We’re gonna help you take your Post-It note stick figure animation game to the next level.
As filmmakers, we’re no strangers to the moving image. We live, breathe, create, and eat video. As photographers and designers, we are experts at navigating the constraints of storytelling through still images and intuitive, evocative design.
But if you’re like us, you always want to take your craft to the next level. And where do Filmmakers, photographers, and designers all perfectly intersect? In animation.
That’s right! We’re bringing you a top-down look at diving into your first animation project through Adobe Photoshop. Don’t worry though we’ll make it as painless as possible and you’ll come out of this How-To ready to take down Pixar (with a little bit of practice 😉).
Step 1: Write your story first
To start, we’re just going to stick to creating a simple looped animation on Photoshop. But once you get the hang of it, you should always have a story or an end goal in mind. This is arguably the most important yet most often overlooked part in all creative work.
Step 2: Plan it out
Pick a simple motion to recreate. This could be a walking motion, a character waving, or even pouring a glass of water. Find artwork, photos, videos, or even other animations to reference to. Once you’ve compiled all of your reference materials and you have a brilliant idea in mind, it’s time to break it down. All the way down.
Imagine the overall motion you are trying to animate and break each movement down into different phases. Then break it down even further. (Think: Phases of the moon and how they are differently shaped) Think of each phase as being a ‘frame’ in a storyboard that should lead seamlessly into the next. We want the difference between each frame to be as small as possible in order for the motion to be as fluid as possible.
This article will break down the specifics of key posing, blocking, splining, smoothing out, and adding life to your frame sequence.
When digitizing and saving each frame, make sure to name the files in chronological order to streamline the next step. (ie. frame1, frame2, frame3, … )
Creating each frame individually is the most difficult and tedious part, we know. But we promise all of your hard work will pay off. Make sure to stay organized and the rest will be a breeze.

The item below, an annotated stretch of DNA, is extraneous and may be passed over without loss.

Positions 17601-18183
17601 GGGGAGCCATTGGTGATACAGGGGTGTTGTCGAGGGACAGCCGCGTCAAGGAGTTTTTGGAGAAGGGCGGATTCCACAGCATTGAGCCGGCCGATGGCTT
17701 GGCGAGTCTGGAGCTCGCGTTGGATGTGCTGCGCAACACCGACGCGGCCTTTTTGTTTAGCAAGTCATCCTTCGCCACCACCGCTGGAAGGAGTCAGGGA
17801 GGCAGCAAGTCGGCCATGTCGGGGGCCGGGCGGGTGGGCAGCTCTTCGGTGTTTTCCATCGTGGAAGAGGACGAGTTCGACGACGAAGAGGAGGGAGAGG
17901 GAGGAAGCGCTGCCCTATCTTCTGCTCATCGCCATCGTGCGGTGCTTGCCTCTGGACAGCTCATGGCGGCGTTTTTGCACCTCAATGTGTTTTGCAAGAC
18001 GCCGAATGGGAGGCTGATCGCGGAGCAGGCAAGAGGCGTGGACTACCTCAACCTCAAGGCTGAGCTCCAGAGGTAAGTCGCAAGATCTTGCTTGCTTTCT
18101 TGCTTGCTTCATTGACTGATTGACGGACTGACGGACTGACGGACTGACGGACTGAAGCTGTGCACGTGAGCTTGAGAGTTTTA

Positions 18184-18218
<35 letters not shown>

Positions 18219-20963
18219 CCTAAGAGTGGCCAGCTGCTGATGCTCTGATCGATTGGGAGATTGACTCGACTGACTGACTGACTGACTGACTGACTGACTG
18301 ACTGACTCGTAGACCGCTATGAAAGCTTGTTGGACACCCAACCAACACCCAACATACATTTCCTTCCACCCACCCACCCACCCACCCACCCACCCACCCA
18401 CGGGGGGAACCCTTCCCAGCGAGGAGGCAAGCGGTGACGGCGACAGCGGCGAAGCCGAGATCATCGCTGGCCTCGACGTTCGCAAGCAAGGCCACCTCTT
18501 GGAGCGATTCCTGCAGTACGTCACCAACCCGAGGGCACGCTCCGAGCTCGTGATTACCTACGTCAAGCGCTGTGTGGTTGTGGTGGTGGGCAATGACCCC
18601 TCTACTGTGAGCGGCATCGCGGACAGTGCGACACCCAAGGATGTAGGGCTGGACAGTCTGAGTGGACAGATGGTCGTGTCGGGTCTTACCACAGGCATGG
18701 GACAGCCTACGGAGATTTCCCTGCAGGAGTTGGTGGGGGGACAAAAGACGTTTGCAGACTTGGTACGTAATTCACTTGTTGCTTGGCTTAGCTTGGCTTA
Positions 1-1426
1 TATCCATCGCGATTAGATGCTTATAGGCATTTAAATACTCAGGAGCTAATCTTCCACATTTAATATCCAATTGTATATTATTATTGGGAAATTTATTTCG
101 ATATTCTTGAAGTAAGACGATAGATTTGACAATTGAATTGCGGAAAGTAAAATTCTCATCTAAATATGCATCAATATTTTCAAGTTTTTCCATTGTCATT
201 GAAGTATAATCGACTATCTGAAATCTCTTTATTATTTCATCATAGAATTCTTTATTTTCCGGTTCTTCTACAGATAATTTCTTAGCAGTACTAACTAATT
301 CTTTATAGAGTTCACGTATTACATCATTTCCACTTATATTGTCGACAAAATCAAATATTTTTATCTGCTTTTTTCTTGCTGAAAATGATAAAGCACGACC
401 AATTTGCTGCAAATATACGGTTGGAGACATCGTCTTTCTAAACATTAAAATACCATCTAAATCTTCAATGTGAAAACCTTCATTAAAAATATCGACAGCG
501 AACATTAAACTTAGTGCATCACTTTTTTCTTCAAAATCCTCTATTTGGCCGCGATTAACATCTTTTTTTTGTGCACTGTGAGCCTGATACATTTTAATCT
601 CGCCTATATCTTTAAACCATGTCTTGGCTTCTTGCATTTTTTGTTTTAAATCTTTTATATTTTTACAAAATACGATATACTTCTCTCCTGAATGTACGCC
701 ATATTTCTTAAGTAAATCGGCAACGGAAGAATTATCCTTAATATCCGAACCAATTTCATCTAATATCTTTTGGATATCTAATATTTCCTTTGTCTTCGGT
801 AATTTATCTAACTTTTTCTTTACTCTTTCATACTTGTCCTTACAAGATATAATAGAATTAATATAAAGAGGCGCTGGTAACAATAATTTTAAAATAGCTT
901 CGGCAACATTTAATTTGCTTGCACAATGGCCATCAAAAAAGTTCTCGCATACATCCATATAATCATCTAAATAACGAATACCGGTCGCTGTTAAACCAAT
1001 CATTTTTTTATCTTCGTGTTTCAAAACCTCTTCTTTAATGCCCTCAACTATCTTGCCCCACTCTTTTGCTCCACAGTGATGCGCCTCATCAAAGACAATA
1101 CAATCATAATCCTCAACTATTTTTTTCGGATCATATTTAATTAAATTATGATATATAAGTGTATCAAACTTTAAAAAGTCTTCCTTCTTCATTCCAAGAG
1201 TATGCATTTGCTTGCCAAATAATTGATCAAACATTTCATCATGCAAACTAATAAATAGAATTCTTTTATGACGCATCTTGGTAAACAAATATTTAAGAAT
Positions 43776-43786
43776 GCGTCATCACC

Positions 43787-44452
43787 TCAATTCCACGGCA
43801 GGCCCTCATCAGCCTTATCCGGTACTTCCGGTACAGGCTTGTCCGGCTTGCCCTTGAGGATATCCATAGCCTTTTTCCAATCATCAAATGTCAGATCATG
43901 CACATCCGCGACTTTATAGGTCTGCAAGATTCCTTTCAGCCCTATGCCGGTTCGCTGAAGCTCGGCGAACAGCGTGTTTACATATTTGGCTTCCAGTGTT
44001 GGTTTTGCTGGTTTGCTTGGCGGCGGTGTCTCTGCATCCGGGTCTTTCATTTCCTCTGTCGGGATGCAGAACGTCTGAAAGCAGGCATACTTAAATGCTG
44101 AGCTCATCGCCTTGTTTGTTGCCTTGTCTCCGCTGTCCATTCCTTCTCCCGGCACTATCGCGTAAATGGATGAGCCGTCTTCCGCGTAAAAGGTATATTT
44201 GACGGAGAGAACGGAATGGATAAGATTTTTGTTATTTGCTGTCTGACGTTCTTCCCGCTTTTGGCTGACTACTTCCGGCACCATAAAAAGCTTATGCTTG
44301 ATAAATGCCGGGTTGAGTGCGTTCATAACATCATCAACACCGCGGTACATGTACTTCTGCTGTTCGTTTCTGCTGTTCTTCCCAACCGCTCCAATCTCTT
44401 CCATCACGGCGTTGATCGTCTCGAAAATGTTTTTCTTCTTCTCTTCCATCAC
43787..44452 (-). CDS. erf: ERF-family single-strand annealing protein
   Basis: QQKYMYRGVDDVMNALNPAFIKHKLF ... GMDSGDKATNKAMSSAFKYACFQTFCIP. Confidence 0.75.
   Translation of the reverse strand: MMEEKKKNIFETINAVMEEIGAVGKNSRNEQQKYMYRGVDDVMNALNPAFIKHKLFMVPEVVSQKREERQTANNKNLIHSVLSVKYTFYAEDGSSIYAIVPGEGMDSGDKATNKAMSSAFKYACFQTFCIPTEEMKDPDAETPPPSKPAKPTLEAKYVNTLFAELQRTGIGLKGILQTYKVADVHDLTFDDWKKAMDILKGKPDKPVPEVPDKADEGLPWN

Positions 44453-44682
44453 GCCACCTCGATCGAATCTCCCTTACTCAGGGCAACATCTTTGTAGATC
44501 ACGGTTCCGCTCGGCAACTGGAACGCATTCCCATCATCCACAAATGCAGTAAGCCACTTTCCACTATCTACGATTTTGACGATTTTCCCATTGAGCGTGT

Step 3: Bring it to life!
This is the technical part, so follow along closely.
Upload each frame you’ve created in chronological order to Photoshop as individual layers. Open Photoshop and follow this navigation: (File > Scripts > Load Files into Stack). Navigate to the folder containing all of your frames made in the last step, select all the files and click Open. Then click OK to import the frames into a single layered file.
This should be easy as you have already numbered your frames and stayed organized. The first (and lowest) layer should be your first frame and the top layer should be your last frame.
Open up a video timeline through the Window menu at the top (Window > Timeline). Open the menu in the middle of the panel to select ‘Create Frame Animation’.
In the upper right corner of the Timeline panel, select ‘Make Frames From Layers’ and this will convert all the layers you just uploaded into individual frames in your animation.
Select the Play button from the bottom of the Timeline panel or press the spacebar to preview the animation! (COOL right?)
Step 4: Tidy up
Animation too choppy? You can lower the duration of each frame underneath each image in the Timeline panel. The lower the duration per frame, the faster or more fluid the animation.
Now that you have all the foundational pieces put together, it’s your chance to Tidy. That. Baby. Up. Fix glaring discrepancies between frames by adding a ‘phase’ between another ‘phase’ or by removing them. This article here can give you a deeper look at how to approach this.
Remember, practice makes perfect. We’re not all Pixar animators on the first try!
Step 5: Loop & Enjoy
You’ve reached the finish line! Navigate to the repeat menu at the bottom of the Timeline panel and select ‘Forever’ to create an eternally looping animation. Hit Play or the spacebar again to see all of your hard work in action.
Now export that bad boy by navigating to the top to (File > Export > Save for Web (Legacy)). Select GIF 128 Dithered from the Preset menu and select 256 from the Colors menu. Make sure to select Forever from the Looping Options menu. Hit Save and select a destination for your animation.
You did it. You’re a champ. We’re so proud of you.
You deserve a drink.
Speaking of a drink. Now that you’re a legendary filmmaker/photographer/designer/animator, you absolutely cannot miss the opportunity to crush the Bombay Sapphire Creative Brief that our friends at Talenthouse are currently running.
Submit your very own animation for a chance to win some cold hard cash. You have until January 17th, 2020 at 5PM UK local time. Don’t miss out!